As part of its Walter Sisulu Memorial Lecture series, the Nelson Mandela Centre for Peace and Conflict Resolution, Jamia Millia Islamia, organised on Tuesday, March 4, 2014 a lecture on the topic “The Doctor and The Saint: The Ambedkar-Gandhi Debate” by noted writer and political commentator, Arundhati Roy. The program took place in the conference hall of FTK- Centre for Information Technology of the varsity and was chaired by Prof. S.M. Sajid, Vice Chancellor JMI. [Audio link to lecture]
The title of her lecture is also the title of her introduction to a recently published work on ‘Annihilation of Caste: The Annotated Critical Edition B.R. Ambedkar’ (2014) edited and annotated by S. Anand. [Buy the book here]
Arundhati Roy started her lecture with a backgrounder of Ambedkar’s “Annihilation of Caste” – a speech that was never delivered – and then went on to speak mainly of Gandhi’s early years in South Africa and his views on caste.
She raised the question of how Gandhi came to be called a Mahatma despite never having renounced caste and whether he began with the compassion and egalitarian instincts of a saint or they came to him along the way. “How could a privileged-caste Bania (Gandhi) claim that he, in his own person, represented forty five million Indian untouchables unless he believed he actually was a Mahatma? Mahatmahood provided Gandhi with an amplitude that was not available to ordinary mortals. It allowed him to use his inner voice affectively, effectively and often,” she said, further adding that it permitted him to contradict himself and then say “my aim is not to be consistent with my previous statements but to be consistent with the truth as it may present itself.” She went on to pinpoint the contradictions and inconsistencies in Gandhi’s own statements during those years.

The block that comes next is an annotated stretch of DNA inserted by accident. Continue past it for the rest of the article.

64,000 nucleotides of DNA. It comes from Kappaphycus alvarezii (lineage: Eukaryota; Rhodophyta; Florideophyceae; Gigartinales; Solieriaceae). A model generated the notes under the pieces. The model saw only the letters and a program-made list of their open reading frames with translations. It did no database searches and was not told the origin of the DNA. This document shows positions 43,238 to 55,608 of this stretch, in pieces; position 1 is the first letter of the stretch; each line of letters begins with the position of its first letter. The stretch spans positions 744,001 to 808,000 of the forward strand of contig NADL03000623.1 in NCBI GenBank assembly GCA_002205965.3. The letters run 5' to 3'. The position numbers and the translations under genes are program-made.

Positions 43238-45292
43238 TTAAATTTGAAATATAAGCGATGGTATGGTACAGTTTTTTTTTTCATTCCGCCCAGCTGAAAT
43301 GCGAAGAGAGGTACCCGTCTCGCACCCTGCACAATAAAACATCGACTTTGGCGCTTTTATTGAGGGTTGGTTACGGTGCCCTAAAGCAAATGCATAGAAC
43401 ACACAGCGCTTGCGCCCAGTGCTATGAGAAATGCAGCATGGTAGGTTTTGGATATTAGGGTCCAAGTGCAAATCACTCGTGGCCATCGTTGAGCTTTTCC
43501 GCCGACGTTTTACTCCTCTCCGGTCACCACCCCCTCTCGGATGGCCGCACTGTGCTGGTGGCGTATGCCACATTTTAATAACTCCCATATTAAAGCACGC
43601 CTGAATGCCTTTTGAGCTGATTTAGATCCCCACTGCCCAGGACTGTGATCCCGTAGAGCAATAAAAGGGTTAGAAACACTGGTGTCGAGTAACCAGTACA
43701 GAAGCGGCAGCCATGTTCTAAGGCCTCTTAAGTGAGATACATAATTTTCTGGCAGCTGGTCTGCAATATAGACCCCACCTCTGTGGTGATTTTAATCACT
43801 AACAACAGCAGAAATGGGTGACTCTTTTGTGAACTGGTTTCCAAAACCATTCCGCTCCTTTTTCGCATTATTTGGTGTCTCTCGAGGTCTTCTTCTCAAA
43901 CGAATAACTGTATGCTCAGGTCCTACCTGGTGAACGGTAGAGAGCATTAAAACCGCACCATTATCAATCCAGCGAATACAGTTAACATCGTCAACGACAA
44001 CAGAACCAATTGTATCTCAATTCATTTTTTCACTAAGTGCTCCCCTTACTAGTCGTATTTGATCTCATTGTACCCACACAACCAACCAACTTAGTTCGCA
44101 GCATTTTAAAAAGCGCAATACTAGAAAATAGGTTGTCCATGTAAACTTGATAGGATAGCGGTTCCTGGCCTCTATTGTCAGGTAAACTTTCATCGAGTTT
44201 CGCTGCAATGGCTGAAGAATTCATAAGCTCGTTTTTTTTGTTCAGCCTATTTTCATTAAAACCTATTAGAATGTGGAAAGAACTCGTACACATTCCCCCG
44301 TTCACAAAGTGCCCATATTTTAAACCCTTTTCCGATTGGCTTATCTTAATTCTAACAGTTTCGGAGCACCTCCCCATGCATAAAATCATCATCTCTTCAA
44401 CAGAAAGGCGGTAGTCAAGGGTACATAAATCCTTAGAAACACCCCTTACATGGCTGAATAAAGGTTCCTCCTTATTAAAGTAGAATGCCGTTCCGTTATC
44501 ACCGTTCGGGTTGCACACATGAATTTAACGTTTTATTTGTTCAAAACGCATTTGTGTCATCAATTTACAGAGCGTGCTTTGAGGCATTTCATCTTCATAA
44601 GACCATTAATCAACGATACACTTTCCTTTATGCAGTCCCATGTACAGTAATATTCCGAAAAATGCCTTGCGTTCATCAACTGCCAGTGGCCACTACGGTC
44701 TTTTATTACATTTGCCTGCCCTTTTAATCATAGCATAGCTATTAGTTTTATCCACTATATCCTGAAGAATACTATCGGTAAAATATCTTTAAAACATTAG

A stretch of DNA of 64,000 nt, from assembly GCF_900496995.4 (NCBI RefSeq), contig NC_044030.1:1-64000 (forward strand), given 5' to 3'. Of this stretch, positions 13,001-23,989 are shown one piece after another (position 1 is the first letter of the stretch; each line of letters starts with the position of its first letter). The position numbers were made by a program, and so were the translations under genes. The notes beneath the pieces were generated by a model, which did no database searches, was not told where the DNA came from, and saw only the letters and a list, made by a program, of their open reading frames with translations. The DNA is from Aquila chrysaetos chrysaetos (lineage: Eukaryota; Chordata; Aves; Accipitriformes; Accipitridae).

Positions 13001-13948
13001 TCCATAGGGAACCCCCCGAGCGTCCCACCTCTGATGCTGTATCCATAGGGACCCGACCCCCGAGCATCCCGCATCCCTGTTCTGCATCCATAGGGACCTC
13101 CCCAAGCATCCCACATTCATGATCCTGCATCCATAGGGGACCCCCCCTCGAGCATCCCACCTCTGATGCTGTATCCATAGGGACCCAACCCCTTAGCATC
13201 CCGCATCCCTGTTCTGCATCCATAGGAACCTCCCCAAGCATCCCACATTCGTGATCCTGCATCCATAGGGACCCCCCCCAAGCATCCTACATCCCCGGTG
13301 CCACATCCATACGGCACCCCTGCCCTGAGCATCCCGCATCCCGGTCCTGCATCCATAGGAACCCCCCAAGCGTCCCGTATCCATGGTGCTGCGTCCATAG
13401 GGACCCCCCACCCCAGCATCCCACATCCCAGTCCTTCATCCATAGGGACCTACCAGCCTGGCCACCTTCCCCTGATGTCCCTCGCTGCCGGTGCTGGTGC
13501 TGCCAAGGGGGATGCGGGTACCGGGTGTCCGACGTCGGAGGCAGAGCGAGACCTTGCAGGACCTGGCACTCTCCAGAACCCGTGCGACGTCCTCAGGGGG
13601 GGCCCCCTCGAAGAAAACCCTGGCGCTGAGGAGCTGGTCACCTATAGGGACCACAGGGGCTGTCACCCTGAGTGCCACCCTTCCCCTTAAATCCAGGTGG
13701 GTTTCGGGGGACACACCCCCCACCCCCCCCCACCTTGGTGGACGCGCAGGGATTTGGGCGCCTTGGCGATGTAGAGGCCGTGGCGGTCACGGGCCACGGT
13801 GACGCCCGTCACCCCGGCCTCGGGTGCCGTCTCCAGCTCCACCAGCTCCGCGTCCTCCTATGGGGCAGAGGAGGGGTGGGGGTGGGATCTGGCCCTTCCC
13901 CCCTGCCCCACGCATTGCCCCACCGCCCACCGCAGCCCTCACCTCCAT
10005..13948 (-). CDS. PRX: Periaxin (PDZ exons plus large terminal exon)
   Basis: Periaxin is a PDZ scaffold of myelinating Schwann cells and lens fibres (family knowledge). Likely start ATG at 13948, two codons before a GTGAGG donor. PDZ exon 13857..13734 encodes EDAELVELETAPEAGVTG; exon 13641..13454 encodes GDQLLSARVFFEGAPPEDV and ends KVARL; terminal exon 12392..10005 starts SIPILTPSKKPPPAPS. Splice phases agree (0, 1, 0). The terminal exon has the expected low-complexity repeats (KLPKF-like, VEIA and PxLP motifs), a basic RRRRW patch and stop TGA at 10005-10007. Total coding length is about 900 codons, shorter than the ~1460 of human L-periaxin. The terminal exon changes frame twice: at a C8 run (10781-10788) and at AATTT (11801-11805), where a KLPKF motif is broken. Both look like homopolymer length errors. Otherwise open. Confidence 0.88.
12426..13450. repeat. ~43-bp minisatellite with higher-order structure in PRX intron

Highlighting how he looked at the blacks in Africa, Ms. Roy pointed out: “Gandhi’s views on race presaged his views on caste. He thought it below the dignity of the privileged castes to be sitting with blacks. He was trying his best to signal to the British that we are looking forward to an ‘imperial brotherhood’. He led the struggle of the passenger Indians bravely … And then his worst nightmares became a reality–the man who couldn’t bear to even share the entrance to a post office with ‘Kaffirs’ (blacks) now had to share a prison cell with them.”
She went on to speak of how Gandhi developed the idea of Satyagraha during his stay at the Tolstoy farm and that he wasn’t trying to destroy the ruling structure, rather looking forward to be friends with it. She castigated Gandhi for how he looked at women not as individuals but as a category and also for his silence on the accumulation of capital and the unequal distribution of wealth, in addition to his statements of wanting to live like the poorest of the poor. “Can poverty be simulated? Poverty is not just a question of having no money or no possessions, but about having no power. As a politician, it was Gandhi’s business to accumulate power, which he did effectively,” Arundhati Roy explained.
Overall, the lecture brought forth a perspective, quoting from Gandhi’s own writings and speeches from time to time, that is little known of and has hardly been analyzed before, a different image of Gandhi than the one commonly known and accepted. Perhaps that’s why Ms. Roy had to state at the very outset, “What I am going to say is going to be very unsettling to almost everyone here.”
Download and listen to Arundhati Roy’s complete lecture here: